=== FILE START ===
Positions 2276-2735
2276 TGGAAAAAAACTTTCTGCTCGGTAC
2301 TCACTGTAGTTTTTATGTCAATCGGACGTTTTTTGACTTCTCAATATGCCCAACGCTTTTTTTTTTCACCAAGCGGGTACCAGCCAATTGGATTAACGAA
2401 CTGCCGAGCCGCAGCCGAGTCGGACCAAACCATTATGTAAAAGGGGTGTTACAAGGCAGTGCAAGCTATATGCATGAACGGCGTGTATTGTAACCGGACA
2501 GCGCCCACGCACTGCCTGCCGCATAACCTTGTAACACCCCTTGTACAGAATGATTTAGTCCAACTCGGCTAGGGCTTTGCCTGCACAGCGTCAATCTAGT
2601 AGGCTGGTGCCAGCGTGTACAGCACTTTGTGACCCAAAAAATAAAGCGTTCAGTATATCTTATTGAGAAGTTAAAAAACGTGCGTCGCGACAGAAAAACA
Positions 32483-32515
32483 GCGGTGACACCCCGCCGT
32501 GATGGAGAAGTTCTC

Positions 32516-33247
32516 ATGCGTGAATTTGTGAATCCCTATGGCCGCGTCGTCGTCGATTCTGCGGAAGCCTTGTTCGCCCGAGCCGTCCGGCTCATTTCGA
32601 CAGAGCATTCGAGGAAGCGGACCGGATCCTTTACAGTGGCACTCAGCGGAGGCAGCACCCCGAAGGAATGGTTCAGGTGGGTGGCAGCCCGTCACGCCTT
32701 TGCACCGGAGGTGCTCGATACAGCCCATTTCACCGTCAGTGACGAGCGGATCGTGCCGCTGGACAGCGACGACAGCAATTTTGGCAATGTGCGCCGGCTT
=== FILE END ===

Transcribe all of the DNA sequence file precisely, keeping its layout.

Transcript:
Positions 2276-2735
2276 TGGAAAAAAACTTTCTGCTCGGTAC
2301 TCACTGTAGTTTTTATGTCAATCGGACGTTTTTTGACTTCTCAATATGCCCAACGCTTTTTTTTTTCACCAAGCGGGTACCAGCCAATTGGATTAACGAA
2401 CTGCCGAGCCGCAGCCGAGTCGGACCAAACCATTATGTAAAAGGGGTGTTACAAGGCAGTGCAAGCTATATGCATGAACGGCGTGTATTGTAACCGGACA
2501 GCGCCCACGCACTGCCTGCCGCATAACCTTGTAACACCCCTTGTACAGAATGATTTAGTCCAACTCGGCTAGGGCTTTGCCTGCACAGCGTCAATCTAGT
2601 AGGCTGGTGCCAGCGTGTACAGCACTTTGTGACCCAAAAAATAAAGCGTTCAGTATATCTTATTGAGAAGTTAAAAAACGTGCGTCGCGACAGAAAAACA
Positions 32483-32515
32483 GCGGTGACACCCCGCCGT
32501 GATGGAGAAGTTCTC

Positions 32516-33247
32516 ATGCGTGAATTTGTGAATCCCTATGGCCGCGTCGTCGTCGATTCTGCGGAAGCCTTGTTCGCCCGAGCCGTCCGGCTCATTTCGA
32601 CAGAGCATTCGAGGAAGCGGACCGGATCCTTTACAGTGGCACTCAGCGGAGGCAGCACCCCGAAGGAATGGTTCAGGTGGGTGGCAGCCCGTCACGCCTT
32701 TGCACCGGAGGTGCTCGATACAGCCCATTTCACCGTCAGTGACGAGCGGATCGTGCCGCTGGACAGCGACGACAGCAATTTTGGCAATGTGCGCCGGCTT